In one of Apple’s latest iPad ads we see a student exploring the city and making great use of an iPad in various locations. It’s a fantastic example of the many ways an iPad can be used. I think this is my favorite iPad ad to date. It’s a tool for exploring and creating. Good stuff.
I never write reviews. There are plenty of folks doing that sort of thing. But I often post a few brief thoughts on new purchases.
I’ve not been a watch wearer in many years. And with the iPhone felt even less of a need to have one. I don’t need a watch given that I always have the phone with me. Since it’s release the Apple Watch has been only a slight interest for me, primarily in terms of it’s health application. But with Apple Music and AirPods the interest grew. The prospect of being able to get out for walks and still enjoy music and track steps without the phone was appealing.
I finally decided to give it a go with the Apple Watch Series 3 and I’ve not been disappointed.
I bought it with LTE but haven’t used the LTE much. I’m on Sprint and the signal here is a bit weak and so often times the watch doesn’t have an LTE signal. Not a big problem. I usually have the phone with me anyway. I do a lot of walking and outside work around the cabin and the watch continues to work as fitness tracker and for the Apple Music with our without a cell signal or nearby phone.
As a fitness tracker the watch is great. I’d expected that having the rings would be an additional motivator and that’s true. I didn’t have a problem getting in 10,000 steps on a regular basis but I knew that that was not the complete picture. The rings also provide a nice tracker of intensity, particularly the green ring. Turns out I can get all the steps and fill the red ring but not fill the green because 30 minutes of exercise requires a certain intensity, a higher level of exertion. So, now I don’t just get my steps I also make sure to quicken my pace for some of my walks. I’ve also learned that cutting grass with my electric push mower burns a lot more calories than I realized due to increased intensity.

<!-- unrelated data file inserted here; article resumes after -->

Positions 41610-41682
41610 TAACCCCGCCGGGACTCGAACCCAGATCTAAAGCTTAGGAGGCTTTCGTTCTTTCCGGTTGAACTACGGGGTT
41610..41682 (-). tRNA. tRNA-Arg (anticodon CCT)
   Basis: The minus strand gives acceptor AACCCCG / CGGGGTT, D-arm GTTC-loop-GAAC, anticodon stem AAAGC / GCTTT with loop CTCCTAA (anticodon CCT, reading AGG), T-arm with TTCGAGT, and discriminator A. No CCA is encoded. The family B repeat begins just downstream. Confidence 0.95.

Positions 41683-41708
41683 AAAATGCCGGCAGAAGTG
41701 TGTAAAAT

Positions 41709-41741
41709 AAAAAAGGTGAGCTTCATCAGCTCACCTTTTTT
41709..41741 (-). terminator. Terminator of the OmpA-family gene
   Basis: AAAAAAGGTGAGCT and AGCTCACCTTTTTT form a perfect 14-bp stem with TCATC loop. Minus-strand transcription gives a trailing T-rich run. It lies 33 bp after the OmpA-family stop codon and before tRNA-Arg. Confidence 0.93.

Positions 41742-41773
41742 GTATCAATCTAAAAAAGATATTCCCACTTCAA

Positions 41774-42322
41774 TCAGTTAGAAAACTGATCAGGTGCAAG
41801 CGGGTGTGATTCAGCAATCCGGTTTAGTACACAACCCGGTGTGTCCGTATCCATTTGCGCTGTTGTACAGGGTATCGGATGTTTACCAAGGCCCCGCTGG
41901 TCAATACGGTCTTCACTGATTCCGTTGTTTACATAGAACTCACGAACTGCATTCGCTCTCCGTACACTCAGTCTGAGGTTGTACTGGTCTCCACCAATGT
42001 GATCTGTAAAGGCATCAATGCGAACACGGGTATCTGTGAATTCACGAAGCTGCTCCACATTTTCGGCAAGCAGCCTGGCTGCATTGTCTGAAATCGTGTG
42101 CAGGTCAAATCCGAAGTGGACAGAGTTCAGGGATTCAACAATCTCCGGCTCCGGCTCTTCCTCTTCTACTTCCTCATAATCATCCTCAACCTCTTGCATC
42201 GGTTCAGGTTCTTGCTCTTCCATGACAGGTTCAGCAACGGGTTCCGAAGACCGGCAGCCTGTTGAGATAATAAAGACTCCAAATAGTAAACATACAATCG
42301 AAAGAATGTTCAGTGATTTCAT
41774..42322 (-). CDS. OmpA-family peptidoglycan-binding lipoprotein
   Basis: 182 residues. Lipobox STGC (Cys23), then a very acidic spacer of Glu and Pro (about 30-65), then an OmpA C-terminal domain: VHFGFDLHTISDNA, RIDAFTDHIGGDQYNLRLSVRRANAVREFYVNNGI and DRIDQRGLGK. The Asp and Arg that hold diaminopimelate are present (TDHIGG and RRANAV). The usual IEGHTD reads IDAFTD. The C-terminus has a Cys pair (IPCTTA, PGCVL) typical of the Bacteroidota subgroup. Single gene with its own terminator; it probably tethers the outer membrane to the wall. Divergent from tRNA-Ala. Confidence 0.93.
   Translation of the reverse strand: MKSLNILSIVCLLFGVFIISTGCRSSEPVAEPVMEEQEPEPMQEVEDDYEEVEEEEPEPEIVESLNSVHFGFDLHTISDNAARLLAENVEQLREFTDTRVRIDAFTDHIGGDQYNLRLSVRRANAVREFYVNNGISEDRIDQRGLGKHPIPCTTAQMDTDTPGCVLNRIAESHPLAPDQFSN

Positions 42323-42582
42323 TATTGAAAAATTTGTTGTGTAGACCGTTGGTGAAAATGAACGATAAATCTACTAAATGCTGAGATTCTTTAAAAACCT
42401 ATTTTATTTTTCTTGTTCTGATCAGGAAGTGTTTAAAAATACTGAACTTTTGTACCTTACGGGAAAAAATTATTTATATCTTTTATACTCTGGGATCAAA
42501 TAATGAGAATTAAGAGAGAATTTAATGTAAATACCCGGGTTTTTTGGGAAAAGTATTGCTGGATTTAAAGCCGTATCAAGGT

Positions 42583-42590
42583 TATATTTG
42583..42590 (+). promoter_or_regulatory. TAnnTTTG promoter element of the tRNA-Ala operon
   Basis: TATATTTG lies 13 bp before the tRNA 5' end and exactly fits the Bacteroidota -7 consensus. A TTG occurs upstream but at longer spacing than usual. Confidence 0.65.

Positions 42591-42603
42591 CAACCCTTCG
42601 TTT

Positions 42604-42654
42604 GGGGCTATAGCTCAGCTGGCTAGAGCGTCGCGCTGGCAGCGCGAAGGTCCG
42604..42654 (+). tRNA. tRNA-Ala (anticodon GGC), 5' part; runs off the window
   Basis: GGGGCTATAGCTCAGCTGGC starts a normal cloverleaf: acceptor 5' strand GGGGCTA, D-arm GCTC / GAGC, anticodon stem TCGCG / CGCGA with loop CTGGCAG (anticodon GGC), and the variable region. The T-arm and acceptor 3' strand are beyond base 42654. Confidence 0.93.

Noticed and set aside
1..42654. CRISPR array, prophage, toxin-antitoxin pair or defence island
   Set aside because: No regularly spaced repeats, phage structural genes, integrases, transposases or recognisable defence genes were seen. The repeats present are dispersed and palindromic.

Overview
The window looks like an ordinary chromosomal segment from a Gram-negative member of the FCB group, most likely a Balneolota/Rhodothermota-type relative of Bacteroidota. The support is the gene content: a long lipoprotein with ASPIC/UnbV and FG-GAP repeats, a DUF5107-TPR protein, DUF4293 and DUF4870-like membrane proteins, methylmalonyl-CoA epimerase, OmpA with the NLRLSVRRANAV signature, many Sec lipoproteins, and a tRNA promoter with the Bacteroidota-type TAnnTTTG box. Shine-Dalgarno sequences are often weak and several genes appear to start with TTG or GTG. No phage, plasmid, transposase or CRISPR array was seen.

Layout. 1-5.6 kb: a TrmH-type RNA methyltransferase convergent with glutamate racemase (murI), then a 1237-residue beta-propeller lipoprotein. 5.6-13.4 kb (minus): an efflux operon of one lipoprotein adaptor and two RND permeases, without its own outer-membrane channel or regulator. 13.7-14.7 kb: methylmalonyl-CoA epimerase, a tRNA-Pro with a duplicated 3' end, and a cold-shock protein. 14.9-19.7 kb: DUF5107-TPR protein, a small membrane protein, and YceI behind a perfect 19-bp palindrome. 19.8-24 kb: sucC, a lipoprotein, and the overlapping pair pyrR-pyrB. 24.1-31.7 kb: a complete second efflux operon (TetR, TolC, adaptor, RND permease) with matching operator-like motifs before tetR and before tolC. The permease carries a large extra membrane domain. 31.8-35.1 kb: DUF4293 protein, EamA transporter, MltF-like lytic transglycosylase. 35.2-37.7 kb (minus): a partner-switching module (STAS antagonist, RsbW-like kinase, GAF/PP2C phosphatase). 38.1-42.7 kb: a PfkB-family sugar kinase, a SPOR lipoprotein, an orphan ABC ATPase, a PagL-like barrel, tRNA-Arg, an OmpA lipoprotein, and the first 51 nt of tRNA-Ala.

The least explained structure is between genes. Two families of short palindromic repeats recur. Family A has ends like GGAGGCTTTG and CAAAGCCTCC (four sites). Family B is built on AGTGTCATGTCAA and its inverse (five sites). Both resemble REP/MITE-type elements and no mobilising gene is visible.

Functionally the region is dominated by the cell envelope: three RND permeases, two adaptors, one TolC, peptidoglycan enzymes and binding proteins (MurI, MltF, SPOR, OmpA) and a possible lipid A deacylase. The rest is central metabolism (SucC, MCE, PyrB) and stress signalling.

Music on the watch with the AirPods is excellent and honestly, LTE is not required. The watch easily syncs music when plugged in and attached to Wifi. By default it syncs Apple playlists such as New Music, Favorites, and Chill as well as any recent/often listened to music. I can also add any playlist I want. The result is that I have yet to need streaming when playing from the watch. The watch also works as a great remote if I happen to be playing music from the iPhone.
I’m not using many apps aside from Music and the fitness related apps. I’ve got Carrot Weather which is nice and I’ve found Messages pretty useful.
Last is Siri which probably could have come first. I use Siri a lot. Many times a day and Siri on the Watch is fantastic! Very fast and accurate. Possibly better than any other Apple device. A very pleasant surprise. I’ve now got Siri on my wrist, my phone and two always on iPads. Whether I’m scheduling an event, fast forwarding a podcast, creating a reminder or turning off the lights it is rare that I do not get the response I want.
As I wrote above, I’ve not been a watch wearer in a long time. But I am a Star Trek nerd and honestly, when I saw this LTE equipped watch in the keynote a couple months ago my brain just sort of tweaked. From the iPhone to iPad, we’ve had several years of amazing technology that seems like it belongs to the future. This watch is another part of that ecosystem, even smaller and less obtrusive than it’s larger siblings.
I think wearing a tiny computer on my wrist is a habit I’ll be getting used to.
Wow. It’s been on my mind that I’d not posted to either of my blogs recently. September 29th since my last here. Jeesh.
A few things I’d like to address in upcoming posts. A few thoughts on recent Apple tech purchases, namely the Series 3 watch and the iPhone X. Oh, and I finally took a chance on the Brydge keyboard for the 12.9” iPad. Thus all three have proven to be excellent choices though it’s still early. More soon.